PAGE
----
TechGroundbreaking research reveals sharks can taste bitterness just like humans

Groundbreaking research reveals sharks can taste bitterness just like humans

Sharks are similar to humans, even though they don't look like it.
Sharks are similar to humans, even though they don't look like it.
Images source: © Getty Images | Stephen Frink
12:13 PM EST, January 20, 2024

This groundbreaking discovery was made by scientists from universities in Cologne and Freising, and it provides a new perspective on the evolution of taste. They found through genetic research that sharks, like humans, are also able to perceive bitter tastes. The results of the research were shared in the prestigious weekly scientific journal "PNAS".

In fact, the researchers proved through their genetic studies that sharks, which are among the oldest species on Earth, have had receptors for bitterness from the very beginning. Interestingly, humans also possess these receptors, despite our last common ancestor with sharks existing about 500 million years ago. It is a team of German researchers conducting studies at universities in Cologne and Freising who made this fascinating discovery.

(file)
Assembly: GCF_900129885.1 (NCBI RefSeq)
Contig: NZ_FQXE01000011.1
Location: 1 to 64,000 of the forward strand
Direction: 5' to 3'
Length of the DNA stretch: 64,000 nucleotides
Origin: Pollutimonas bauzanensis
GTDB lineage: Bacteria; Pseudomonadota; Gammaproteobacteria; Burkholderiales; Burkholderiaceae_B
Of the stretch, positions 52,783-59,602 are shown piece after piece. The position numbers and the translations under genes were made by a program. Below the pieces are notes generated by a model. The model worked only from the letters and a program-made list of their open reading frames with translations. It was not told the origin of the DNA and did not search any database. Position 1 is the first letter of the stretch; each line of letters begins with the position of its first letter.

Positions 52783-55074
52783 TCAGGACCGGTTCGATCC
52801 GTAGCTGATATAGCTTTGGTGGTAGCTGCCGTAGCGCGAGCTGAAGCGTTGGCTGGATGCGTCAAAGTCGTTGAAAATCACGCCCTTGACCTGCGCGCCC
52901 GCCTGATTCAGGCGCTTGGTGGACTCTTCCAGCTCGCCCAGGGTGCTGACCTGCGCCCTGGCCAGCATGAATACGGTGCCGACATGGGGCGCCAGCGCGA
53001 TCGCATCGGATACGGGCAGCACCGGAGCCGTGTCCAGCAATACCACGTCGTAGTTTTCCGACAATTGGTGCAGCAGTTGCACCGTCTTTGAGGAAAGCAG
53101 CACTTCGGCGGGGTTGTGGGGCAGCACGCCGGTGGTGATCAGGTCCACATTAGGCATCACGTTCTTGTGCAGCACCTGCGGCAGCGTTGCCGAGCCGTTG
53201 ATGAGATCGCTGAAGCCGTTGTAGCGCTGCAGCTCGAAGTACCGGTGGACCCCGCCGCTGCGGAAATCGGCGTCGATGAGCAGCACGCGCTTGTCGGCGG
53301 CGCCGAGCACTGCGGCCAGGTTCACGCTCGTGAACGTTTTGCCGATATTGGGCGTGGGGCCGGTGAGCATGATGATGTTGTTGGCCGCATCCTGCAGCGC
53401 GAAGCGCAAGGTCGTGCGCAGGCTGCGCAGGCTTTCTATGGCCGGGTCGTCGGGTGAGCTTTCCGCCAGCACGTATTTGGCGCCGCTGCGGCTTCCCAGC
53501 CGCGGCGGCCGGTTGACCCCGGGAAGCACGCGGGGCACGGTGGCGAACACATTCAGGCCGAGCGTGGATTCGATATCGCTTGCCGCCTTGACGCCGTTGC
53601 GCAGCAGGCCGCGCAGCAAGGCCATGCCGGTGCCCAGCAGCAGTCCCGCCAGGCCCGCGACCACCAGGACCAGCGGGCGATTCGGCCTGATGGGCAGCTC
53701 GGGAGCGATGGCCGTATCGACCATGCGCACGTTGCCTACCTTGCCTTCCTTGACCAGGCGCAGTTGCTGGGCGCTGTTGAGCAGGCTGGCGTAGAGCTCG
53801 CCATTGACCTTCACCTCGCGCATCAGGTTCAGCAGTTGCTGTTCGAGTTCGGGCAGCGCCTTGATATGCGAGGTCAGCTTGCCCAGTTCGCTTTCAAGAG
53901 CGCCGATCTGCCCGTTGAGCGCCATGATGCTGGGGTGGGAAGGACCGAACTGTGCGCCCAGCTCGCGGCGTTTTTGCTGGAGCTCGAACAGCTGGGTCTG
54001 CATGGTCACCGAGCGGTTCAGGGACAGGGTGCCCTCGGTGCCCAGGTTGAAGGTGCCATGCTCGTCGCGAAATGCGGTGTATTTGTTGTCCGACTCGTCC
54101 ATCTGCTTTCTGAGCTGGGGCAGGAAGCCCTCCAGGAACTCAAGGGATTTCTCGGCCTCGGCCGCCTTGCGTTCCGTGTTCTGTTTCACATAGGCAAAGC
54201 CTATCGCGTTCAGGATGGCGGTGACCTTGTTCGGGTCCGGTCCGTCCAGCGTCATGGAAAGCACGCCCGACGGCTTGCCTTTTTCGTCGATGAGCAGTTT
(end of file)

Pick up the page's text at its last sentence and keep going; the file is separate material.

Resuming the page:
Sharks' Taste Buds Similar to Humans'

The scientists identified bitter taste receptors in twelve cartilaginous fish species, which includes sharks and rays. These receptors were found to belong to the so-called 'type 2', something also present in us humans. These receptors enable the identification of bitter and potentially toxic foods. Until this study, it was thought that this type of receptor was found only in bony vertebrates.

Dr. Sigrun Korsching from the University of Cologne highlights the significance of these findings. She mentions, "The latest research allows us a glimpse back 500 million years to the molecular and functional beginnings of the entire family of bitter taste receptors".

So far, the analysis of shark genomes has been quite challenging due to their considerable sizes. Sequencing these genomes is far more complicated and time-consuming than for a majority of other animal species. However, due to advancements in sequencing techniques, scientists are now increasingly able to explore the genes of cartilaginous fish.

During their research, the scientists studied 94 bitter substances that humans can recognize. They found that sharks' receptors could also identify 11 of these substances. Interestingly, some of these substances also trigger the bitter taste receptors in what's known as the 'living fossil' – the coelacanth.

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